Board Notes

June 11 Board Notes

The Northwest Independent School District Board of Trustees met Monday, June 11, during a regularly scheduled meeting. This is a recap of the major actions and reports from the meeting. To see every item that was discussed or voted on, click here.


Trustees approve second package of work on Lance Thompson Elementary site
Trustees approved the second bid package of civil work on the site of Lance Thompson Elementary School in Harvest, which includes all portions of the project associated with the building package as well as some site work.

With the new package, Joeris General Contractors will begin work on the building itself, following the first bid package that trustees approved in their board meeting on May 29. That approval allowed the district to begin the construction process a month earlier than originally planned.

Lance Thompson Elementary is scheduled to open for the start of the 2019-20 school year. To learn more about the school’s namesake, click here. To learn more about the school’s design, click here.

Dates for public input on budget, tax rate set
Trustees approved June 25 as the public hearing date that allows district taxpayers to comment and/or question the proposed 2018-19 budget. The board has also selected June 25 to consider adoption of the 2018-19 budget. For the tax rate approval process, public input will be accepted at the Aug. 27 board meeting, when trustees will also consider tax rate adoption. State law requires school districts to adopt their budgets before their tax rates.

As part of trustee approval, the district will advertise the public meeting to discuss budget and proposed tax rate adoptions in the Saturday, June 16, issue of the Denton Record-Chronicle. The notice will be based on the total tax rate of $1.49 per $100 of taxable value ($1.04 for maintenance and operation, $0.45 for interest and sinking) for 2018-19. This is the same tax rate as 2017-18.

New Student Code of Conduct discussed
Trustees discussed the proposed 2018-19 Student Code of Conduct, which primarily includes minor updates for clarity and written consistency.

For the attendance exemptions, for example, the Code of Conduct was clarified in two areas: to allow students who are 17 or older to each have up to four days excused absence to pursue enlistment in the armed services or National Guard, and to clarify that parents must write or email for a school to consider an absence. Additionally, unexcused absences were clarified to include family and individual vacations or visits.

Other areas of the Code of Conduct were updated similarly to clarify areas that could potentially be misinterpreted. Additionally, updates were made to information in the document, such as school leadership changes and phone number updates.

Once approved, the updated Student Code of Conduct will be available online, with printed copies available by request.

Report given on elementary, secondary education effectiveness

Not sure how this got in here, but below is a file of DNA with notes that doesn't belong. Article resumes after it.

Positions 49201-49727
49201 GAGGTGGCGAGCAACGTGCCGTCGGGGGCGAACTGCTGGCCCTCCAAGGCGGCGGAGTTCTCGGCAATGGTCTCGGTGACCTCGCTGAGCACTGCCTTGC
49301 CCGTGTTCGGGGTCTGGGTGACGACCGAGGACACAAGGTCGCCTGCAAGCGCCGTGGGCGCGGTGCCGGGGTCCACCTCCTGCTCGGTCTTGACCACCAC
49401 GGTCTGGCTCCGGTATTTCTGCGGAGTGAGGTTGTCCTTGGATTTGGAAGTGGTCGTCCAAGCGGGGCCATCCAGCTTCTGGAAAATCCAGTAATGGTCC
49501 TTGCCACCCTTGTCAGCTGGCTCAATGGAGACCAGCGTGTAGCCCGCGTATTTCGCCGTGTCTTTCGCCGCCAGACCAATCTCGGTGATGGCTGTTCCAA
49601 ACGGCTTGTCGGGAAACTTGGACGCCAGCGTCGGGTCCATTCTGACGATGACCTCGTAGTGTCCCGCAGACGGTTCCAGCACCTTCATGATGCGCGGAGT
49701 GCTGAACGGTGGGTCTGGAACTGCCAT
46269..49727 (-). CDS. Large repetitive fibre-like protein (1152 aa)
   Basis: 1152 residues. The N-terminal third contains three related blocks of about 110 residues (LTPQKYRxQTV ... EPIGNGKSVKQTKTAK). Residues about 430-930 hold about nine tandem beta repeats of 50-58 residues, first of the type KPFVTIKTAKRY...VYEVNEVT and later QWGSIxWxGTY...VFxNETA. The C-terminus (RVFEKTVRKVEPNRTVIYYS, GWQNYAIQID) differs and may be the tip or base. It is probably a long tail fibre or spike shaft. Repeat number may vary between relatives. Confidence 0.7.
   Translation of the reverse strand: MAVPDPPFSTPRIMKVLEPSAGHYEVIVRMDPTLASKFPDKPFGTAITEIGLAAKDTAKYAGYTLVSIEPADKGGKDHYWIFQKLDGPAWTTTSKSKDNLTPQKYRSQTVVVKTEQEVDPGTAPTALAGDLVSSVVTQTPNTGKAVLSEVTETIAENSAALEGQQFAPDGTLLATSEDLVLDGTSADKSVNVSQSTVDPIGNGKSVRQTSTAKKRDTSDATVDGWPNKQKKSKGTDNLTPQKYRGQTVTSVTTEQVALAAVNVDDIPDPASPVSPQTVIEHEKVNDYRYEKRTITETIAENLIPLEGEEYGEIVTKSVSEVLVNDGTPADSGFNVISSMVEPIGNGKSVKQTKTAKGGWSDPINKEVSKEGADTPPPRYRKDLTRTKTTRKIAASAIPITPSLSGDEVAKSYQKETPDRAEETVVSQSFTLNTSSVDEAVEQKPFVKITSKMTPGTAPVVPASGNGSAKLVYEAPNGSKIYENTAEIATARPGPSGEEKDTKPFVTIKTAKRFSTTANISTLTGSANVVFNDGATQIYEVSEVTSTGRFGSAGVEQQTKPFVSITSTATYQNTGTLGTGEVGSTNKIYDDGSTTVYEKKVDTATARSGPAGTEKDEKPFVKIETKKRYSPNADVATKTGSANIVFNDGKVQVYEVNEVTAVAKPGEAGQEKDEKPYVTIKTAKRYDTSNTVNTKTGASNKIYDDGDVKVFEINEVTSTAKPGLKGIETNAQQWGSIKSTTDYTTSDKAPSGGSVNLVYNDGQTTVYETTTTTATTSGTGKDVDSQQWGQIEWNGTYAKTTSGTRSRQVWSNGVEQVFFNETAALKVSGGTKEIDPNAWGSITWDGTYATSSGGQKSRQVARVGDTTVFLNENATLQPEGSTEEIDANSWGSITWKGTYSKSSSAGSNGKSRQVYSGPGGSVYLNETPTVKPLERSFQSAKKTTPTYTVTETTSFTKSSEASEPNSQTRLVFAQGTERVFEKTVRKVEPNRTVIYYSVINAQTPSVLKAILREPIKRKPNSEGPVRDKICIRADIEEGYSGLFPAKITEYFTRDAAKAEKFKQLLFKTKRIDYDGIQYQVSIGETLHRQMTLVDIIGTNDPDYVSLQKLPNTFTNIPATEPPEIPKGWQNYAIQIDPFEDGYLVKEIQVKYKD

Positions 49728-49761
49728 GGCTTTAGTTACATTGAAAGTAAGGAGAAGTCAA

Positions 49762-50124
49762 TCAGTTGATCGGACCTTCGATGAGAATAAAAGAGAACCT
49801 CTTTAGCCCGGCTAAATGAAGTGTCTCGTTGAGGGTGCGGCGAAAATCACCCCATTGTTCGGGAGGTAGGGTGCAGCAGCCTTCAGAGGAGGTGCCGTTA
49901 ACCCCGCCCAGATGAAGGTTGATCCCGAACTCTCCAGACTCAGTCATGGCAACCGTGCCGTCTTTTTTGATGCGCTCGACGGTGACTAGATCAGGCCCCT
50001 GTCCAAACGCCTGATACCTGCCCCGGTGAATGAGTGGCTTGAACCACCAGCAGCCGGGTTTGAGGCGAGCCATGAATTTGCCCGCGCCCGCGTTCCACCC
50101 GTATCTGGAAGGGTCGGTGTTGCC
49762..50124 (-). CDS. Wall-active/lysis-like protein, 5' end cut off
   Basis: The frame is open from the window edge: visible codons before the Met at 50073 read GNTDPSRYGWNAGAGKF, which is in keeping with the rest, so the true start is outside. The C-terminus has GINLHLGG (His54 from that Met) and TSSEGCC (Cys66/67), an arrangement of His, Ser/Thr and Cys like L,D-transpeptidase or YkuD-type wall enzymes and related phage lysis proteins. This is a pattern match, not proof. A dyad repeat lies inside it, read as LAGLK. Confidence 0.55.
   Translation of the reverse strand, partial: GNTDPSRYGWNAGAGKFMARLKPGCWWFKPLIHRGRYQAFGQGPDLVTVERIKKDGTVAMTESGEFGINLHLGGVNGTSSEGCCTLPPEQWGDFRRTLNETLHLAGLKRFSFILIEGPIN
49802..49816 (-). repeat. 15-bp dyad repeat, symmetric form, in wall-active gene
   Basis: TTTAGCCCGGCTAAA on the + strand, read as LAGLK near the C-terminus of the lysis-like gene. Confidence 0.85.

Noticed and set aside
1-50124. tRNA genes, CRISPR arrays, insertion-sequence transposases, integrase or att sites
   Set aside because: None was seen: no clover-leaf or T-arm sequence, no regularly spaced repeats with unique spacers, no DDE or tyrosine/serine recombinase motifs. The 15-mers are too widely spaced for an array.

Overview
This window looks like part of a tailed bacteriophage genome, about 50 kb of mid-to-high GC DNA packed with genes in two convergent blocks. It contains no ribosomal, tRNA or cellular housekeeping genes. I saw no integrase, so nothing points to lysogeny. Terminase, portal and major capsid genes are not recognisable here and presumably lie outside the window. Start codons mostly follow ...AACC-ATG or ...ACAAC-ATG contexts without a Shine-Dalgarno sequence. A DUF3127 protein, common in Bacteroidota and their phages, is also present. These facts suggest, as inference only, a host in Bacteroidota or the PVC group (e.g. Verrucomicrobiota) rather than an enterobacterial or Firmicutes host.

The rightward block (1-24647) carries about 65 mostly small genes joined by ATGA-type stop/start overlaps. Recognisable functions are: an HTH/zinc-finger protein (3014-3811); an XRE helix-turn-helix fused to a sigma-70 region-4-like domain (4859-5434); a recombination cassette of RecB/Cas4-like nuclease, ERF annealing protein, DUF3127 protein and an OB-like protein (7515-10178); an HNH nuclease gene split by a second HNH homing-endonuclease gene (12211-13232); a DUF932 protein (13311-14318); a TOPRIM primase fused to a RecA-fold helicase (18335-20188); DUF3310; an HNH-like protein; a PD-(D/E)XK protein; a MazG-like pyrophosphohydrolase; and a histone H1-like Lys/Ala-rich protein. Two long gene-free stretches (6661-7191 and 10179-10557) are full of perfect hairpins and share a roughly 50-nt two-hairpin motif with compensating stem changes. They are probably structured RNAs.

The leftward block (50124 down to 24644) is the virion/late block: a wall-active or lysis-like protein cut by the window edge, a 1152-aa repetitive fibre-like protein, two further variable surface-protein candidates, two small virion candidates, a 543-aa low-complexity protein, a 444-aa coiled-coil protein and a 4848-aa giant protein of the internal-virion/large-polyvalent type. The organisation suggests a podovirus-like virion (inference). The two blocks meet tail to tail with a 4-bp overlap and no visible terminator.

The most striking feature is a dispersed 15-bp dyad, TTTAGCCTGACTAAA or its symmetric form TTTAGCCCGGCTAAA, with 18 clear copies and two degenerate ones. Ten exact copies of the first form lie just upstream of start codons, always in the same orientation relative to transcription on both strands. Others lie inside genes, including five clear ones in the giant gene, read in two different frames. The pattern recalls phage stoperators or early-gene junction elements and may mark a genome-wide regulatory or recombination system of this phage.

Curriculum leaders provided trustees with a report about the district’s elementary and secondary education effectiveness, explaining some of the tools they use to continuously improve education quality.

At the elementary level, educators continued to focus on the importance of early literacy. They used a variety of tools to help students stay on track in learning and improving their literacy, such as guided reading, small group instruction, student goal-setting, readers’ response journals and more.

An example of how elementary teachers and leaders improve education across all subjects is the use of learning teams. In learning teams, schools with similar demographics are able to discuss student learning needs relevant to their population and target areas of focus for the learning cycle. These teams have deep discussions about the effectiveness of curriculum implementation and student outcomes.

At the secondary level, curriculum leaders noted that Advanced Placement participation continues to increase across the district, with the number of AP exams administered again rising significantly (4,780 exams during 2017-18, up from 4,319 in 2016-17 and 3,727 in 2015-16). With the increasing testing, the district’s amount of AP Scholars has also increased annually.

Similarly, the amount of industry certifications received by students has dramatically increased, with 2,459 certifications earned this year – up from 1,824 in 2017 and 1,682 in 2016.

Report given on Student Health Advisory Council
The district’s Student Health Advisory Council provided trustees with their annual report. The council is composed of 15 community members and six district employees.

Some of the accomplishments highlighted by the council include the Reindeer Romp race (which it provided volunteers for), providing guest speakers about first aid and summer safety and nutrition, supporting elementary and sixth-grade running clubs, participation in the 21-Day Challenge and more. The council is currently preparing new activities for 2018-19, such as providing an introduction to CPR to sixth-graders, looking into mental health programs and character development programs, and more community outreach.

In other action, the board

  • Discussed the district’s Long-Range Technology Plan.
  • Heard a report regarding the post-pricing information of school bonds.
SEE BOARD MEETING PHOTOS
To view photos of Northwest ISD's board meetings and other district and school events, visit the district Flickr account.